Through our teaching of history, children can begin to learn and understand something about the past and its influence on life today. The children's study of history contributes to their knowledge and understanding of other people's countries and cultures.
All historians work like detectives building up a picture about what might have happened using different clues, and it is this investigative approach, which involves questioning, gathering, analysing, interpreting, organising and communicating information from a variety of sources, which we aim to develop in our pupils.
In Key Stage One, children learn about the past beginning with themselves and their family. They find out about significant men, women, children and events from the recent and more distant past including both those from Britain and the wider world. They listen and respond to stories and use sources of information to help them ask and answer questions.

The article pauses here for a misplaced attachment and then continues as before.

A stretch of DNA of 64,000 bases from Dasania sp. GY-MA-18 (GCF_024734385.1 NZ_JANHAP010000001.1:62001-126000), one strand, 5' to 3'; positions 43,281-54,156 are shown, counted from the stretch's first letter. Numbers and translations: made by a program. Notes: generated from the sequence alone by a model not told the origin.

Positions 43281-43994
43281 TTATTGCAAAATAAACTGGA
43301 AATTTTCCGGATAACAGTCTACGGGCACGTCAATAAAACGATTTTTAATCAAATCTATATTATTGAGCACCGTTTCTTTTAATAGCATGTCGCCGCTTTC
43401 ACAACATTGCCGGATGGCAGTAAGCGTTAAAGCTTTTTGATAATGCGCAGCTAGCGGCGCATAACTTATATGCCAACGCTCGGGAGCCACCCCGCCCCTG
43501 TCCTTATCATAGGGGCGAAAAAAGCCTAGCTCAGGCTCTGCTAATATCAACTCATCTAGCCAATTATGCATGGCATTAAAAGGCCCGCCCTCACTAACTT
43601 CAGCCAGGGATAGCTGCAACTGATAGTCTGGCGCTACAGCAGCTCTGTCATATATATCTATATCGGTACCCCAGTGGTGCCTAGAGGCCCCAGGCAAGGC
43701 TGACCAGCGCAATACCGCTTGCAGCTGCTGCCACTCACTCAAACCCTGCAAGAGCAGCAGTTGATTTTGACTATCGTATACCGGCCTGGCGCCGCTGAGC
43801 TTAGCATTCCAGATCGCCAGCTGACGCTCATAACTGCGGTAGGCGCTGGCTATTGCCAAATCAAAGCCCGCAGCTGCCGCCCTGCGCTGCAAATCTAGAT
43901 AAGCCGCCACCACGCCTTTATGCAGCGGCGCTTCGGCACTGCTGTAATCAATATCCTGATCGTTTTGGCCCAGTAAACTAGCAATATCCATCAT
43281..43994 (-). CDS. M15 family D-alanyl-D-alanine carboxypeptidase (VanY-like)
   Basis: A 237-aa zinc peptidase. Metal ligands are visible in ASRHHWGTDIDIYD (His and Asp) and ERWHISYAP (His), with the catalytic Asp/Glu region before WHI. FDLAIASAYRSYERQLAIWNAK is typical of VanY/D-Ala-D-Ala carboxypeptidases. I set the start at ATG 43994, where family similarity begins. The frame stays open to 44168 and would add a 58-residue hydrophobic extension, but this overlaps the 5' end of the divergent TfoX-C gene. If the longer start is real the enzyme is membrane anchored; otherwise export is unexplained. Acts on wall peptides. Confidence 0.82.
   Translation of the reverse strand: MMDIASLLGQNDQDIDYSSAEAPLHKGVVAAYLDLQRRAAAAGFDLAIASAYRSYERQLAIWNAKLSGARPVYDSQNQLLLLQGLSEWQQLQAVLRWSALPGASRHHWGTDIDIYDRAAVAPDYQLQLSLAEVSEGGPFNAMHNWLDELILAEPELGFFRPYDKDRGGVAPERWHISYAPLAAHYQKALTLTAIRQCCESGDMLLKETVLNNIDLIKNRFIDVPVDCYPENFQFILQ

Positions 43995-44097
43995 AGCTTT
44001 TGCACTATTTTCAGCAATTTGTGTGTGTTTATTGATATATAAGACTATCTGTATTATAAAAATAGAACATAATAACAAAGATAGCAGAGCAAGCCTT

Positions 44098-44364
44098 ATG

In Key Stage Two, pupils learn about significant people, events and places from the recent and more distant past. They learn about change and continuity in the local area, in Britain and in other parts of the world. The areas studied include Romans in Year 3, Ancient Egypt and Anglo-Saxons in Year 4, Mayans in Year 5 and Ancient Greece in Year 6. Links are made with other areas of the curriculum such as English, Art and Geography.
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